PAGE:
per week, number of hours per week spent on self, work-life centrism and job pressure (Table 6).

Table 6: What factors predict work-life conflict among mothers?

 Predictor                             Effect                                                                Sig.

 All hours worked/week in              Each additional hour increases probability of experiencing
                                                                                                             ***
 all jobs                              some degree of work-life conflict
                                       Each additional hour decreases the probability of work-life
 Time/week spent on self                                                                                     **
                                       conflict
                                       Mothers who are family centric or dual centric are less
 Work-life centrism                                                                                          ***
                                       likely to experience work-life conflict
                                       Job satisfaction decreases the probability of work-life
 Job satisfaction                                                                                            ***
                                       conflict
 Job pressure                          Job pressure increases the probability of work-life conflict          ***
Statistical significance: * = p<.05; ** = p<.01; *** = p<.001; ns = not significant.
(n=517)
Families and Work Institute, National Study of the Changing Workforce, 2008




                                                                20
What is clear from the above findings is that one’s attitudes about work and family roles
(whether one is dual centric or family centric versus work centric) affect how torn one feels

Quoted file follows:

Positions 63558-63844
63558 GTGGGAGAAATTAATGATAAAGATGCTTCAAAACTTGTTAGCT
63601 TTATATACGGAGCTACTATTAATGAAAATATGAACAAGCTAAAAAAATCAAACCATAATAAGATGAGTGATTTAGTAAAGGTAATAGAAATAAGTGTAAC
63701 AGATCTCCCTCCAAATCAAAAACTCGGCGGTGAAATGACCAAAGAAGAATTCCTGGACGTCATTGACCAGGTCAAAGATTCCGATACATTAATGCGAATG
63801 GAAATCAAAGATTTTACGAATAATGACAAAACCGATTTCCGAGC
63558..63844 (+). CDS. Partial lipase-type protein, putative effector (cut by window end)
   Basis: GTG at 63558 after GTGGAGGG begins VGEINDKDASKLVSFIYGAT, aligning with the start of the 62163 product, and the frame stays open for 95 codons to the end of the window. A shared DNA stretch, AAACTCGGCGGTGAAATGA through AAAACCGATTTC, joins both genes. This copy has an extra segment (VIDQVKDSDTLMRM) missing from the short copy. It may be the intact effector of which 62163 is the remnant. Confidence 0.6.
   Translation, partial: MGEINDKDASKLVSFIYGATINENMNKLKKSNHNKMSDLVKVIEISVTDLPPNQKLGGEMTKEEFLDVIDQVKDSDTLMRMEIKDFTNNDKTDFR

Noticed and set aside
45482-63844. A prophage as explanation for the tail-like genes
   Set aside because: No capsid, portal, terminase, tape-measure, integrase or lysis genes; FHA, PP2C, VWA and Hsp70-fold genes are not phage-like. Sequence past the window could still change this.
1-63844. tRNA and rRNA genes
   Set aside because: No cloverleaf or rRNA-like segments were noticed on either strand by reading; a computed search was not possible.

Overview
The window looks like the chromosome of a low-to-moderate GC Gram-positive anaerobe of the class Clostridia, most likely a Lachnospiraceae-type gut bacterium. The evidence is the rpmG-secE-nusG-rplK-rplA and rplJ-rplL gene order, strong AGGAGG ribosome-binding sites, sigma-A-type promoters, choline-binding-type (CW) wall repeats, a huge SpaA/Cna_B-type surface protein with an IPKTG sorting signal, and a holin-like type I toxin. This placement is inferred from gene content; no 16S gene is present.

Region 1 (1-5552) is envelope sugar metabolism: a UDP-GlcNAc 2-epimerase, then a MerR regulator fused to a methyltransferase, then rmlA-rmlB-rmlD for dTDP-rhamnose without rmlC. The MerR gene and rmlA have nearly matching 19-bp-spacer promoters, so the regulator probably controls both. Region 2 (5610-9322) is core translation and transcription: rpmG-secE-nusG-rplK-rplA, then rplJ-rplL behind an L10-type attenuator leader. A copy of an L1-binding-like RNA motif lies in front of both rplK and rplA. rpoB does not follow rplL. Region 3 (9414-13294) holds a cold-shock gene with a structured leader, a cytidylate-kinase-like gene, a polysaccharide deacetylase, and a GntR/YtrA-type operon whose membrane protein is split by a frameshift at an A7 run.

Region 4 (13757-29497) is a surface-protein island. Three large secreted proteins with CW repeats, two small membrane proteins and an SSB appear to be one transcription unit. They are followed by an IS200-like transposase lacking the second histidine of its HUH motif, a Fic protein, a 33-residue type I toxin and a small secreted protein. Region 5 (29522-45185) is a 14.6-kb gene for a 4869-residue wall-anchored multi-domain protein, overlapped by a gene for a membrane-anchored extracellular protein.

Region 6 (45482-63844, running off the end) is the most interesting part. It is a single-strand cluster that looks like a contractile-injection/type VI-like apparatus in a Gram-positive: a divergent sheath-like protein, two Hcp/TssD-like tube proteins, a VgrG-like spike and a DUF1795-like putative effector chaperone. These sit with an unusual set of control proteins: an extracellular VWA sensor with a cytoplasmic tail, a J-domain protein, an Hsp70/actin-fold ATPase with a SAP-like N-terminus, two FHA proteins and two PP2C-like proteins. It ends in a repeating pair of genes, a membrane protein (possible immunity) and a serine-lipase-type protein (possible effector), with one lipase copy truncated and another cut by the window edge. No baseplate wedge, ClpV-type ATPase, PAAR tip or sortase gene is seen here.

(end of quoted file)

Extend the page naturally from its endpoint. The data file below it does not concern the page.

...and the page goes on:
between these two roles. Both men and women who place greater or equivalent priority on
personal and family life (family centric and dual centric) experience less work-life conflict than
men and women who place greater priority on their work lives (work centric).

Giving a lot of attention to one’s job, however, doesn’t necessarily mean giving less attention
to one’s personal and/or family life. Achieving some semblance of the right fit may simply
involve allocating time differently from day to day, which is the customary strategy of dual-
centric people who place equivalent priority on their jobs and their personal/family lives over
time. There are, of course, limits imposed by length of day, days in week, etc. that constrain
time allocation options, but these limits are fairly flexible.

There are other unavoidable limitations to flexibility in time allocation—e.g., the needs of
young children, elders or other dependents. Also note above that finding more time to spend
doing things for oneself—jogging, reading, spending time with friends, fishing or whatever—
reduces work-life conflict.


Conclusion and implications
There is no question that the American workforce has changed. Women, and particularly
mothers of children under 18, have reached a critical mass in American workplaces. Women
are earning the majority of bachelors and advanced degrees. In light of these changes, it is not
surprising that young women today are equal with young men in their desire to move to jobs
with more responsibility.

The findings presented in this report give some reason for optimism—the realities of
employees’ lives are more closely aligned with their attitudes. We use the word optimism
because when there is a disconnect between expectations and realities, conflict and tension
typically ensue.

As a result of these changes, young mothers no longer necessarily feel compelled or
pressured to reduce their career aspirations. Attitudes about working mothers are more
favorable today than ever before. In addition, husbands are more likely to be involved in
family work, providing much needed support for working mothers.